Illinois cannabis companies can now call on approved industrial hemp farmers to help meet growing demand.

Zoom. Toilet paper. Canned goods. Cannabis. 

Each one has proven to be an essential staple as we all settle into physical distancing restrictions. The State of Illinois has acknowledged our new essentials by allowing dispensaries to remain open while also allowing cultivators to use industrial hemp as an ingredient in THC-infused products. 

The March 23 policy of the Illinois Department of Agriculture’s Bureau of Medicinal Plants and approved by Governor J.B. Pritzker, allows inventory-strapped cultivators to purchase industrial hemp from approved farmers to be used “as an ingredient in cannabis-infused products”. 

Farmers all over the state who are currently carrying an excess of the non-intoxicating part of the plant now have a market in the form of cultivators, who in most cases also process and retail cannabis. Those vertically-integrated cannabis companies now have more space and ingredients to meet the surging demand for anything with THC. The new policy is scheduled to last through October.  

“This policy will offer a new market to the hemp growers in Illinois, while at the same time freeing up grow space for THC specific plants in the cultivation centers,” said Jeff Cox, Bureau Chief for Medicinal Plants at Illinois Department of Agriculture. “Additionally, the hemp processors gain a market to sell extracted hemp oil. We believe this will be a win-win-win for all stakeholders.”

From illicit to essential in a matter of months 

Across the country, multiple states where medical cannabis is legal are giving dispensaries the same “essential business” status as grocery stores and pharmacies. New York Governor Andrew Cuomo, who also has a bit on his plate, still hopes to legislate legal recreational use this year. 

Dispensaries in Illinois and across the country are reporting consumer demandcomparable to the opening weeks of legal status, as well as April 20th, the 420 holiday for cannabis enthusiasts. 

Serving this demand, however, is challenged by the finite number of people allowed in stores due to social distancing restrictions, as well as by employees who for a variety of reasons are no longer showing up for work.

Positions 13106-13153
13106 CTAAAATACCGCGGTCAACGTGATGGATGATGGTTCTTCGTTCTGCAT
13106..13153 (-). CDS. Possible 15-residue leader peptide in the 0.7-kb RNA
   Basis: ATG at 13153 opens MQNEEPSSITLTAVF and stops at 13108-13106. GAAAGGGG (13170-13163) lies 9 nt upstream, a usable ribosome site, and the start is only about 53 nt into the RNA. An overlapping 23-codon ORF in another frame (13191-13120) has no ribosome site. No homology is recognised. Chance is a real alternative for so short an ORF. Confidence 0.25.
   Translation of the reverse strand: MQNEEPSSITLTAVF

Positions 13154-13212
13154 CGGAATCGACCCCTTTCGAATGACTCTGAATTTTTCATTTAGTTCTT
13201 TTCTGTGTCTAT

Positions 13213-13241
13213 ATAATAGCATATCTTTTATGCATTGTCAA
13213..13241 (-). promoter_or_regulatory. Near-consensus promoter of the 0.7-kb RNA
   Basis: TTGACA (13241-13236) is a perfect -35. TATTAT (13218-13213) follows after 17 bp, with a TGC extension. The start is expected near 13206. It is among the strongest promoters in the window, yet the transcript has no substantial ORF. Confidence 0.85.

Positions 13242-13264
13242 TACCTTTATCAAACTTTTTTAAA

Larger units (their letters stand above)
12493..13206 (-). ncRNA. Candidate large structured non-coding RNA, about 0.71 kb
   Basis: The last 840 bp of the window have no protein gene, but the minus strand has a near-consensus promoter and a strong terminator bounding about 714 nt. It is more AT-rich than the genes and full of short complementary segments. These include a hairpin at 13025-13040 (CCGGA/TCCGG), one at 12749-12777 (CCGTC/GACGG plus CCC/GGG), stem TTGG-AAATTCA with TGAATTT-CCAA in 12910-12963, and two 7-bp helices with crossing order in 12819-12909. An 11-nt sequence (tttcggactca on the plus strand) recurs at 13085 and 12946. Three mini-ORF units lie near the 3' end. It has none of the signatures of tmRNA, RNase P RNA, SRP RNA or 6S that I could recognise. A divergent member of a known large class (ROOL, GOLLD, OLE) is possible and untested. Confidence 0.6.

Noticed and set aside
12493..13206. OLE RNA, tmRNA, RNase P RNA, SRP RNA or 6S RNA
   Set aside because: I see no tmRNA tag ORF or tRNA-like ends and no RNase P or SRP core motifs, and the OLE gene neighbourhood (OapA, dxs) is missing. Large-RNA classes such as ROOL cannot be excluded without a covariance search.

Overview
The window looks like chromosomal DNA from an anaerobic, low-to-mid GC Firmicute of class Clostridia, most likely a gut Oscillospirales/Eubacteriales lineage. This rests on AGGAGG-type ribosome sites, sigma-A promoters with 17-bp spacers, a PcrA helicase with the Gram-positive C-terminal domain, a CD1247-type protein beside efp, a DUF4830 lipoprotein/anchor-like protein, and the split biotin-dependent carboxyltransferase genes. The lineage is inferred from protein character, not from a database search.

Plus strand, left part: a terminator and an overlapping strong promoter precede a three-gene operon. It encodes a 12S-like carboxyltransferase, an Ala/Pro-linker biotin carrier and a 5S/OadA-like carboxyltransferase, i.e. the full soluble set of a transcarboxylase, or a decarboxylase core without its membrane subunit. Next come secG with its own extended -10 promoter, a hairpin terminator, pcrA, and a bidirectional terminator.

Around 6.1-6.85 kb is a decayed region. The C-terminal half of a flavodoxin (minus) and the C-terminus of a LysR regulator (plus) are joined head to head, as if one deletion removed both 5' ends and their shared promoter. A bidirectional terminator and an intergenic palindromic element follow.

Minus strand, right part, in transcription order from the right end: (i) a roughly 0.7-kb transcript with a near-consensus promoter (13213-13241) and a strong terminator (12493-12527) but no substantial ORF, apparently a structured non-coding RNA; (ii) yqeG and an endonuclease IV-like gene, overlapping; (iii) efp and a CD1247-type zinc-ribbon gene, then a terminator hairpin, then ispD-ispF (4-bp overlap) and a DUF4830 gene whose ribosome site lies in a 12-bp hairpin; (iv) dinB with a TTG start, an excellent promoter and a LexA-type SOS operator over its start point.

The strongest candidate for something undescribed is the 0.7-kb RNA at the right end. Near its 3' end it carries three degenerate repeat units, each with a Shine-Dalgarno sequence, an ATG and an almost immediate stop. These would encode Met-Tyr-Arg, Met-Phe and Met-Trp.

Up until March, any workers whose job involves touching the plant were required to wear a state-issued badge. However, COVID-overwhelmed state agencies have put a hold on issuing new badges. So, in response, the state is easing requirements to allow for digital and printed certification. Cannabis companies are also lobbying for employees in their other departments to be allowed to temporarily fill in to meet demand. 

Consumers still want flower 

Despite potential health risks for those who smoke or vape anything during the time of CoronaVirus, flower is and will likely remain in demand for the foreseeable future. 

Since adult-use consumption became legal in January, most of the flower in Illinois was reserved for users with a medical card. Cultivators are expected to have more flower available beginning mid-year to accommodate everyone. 

Until there is “an equilibrium” in place that balances supply and demand, don’t expect an immediate migration of flower enthusiasts to edibles, elixirs and other lung-friendlier form factors.

“We will follow the market and let demand for products and consumer choice drive us,” said one industry observer. 

Capital remains hard to come by

Despite a significant increase in the stock prices over the last week for Illinois’ two publicly traded cannabis companies – Green Thumb Industries and Cresco Labs – equity capital for industry businesses is scarce in the current economic climate.  

“Capital is both defensive and opportunistic,” said David Friedman of Panther Capital, which has investments in multiple cannabis companies. “We are trying to figure out what companies to backstop and what companies we let fail.”

Vertically-integrated plant-touching companies will continue to sell off property and assets to cannabis-focused Real Estate Investment Trusts, including Chicago-based NewLake Capital, in order to maintain operations and meet increased demand. Last month, NewLake entered into a $3.4 million purchase-leaseback agreement with Chicago-based PharmaCann. In January, Cresco Labs signed a $10.5 million purchase-leaseback agreement with New York-based Innovative Industrial Properties. Industry executives and investors queried by Grown In anticipate more of these type of transactions in the near-term. 

Companies in the software, manufacturing and professional services sectors that were created to sell things to licensed cannabis companies have their own set of issues. While they have the ability to raise or borrow money from more sources, their primary customers don’t have as much money to spend on them. 

 What’s an investor to do? 

“Opportunistic capital is a double-edged sword,” said Friedman. “From chaos comes opportunity. But profiting off of the desperation is predatory, so ethical issues are swirling around the capital markets and nobody wants to step out and lead that line of opportunity.” 


Brad Spirrison is a journalist, serial entrepreneur and media ecologist. He lives in Chicago with his son. Interests include music, meditation and Miles Davis.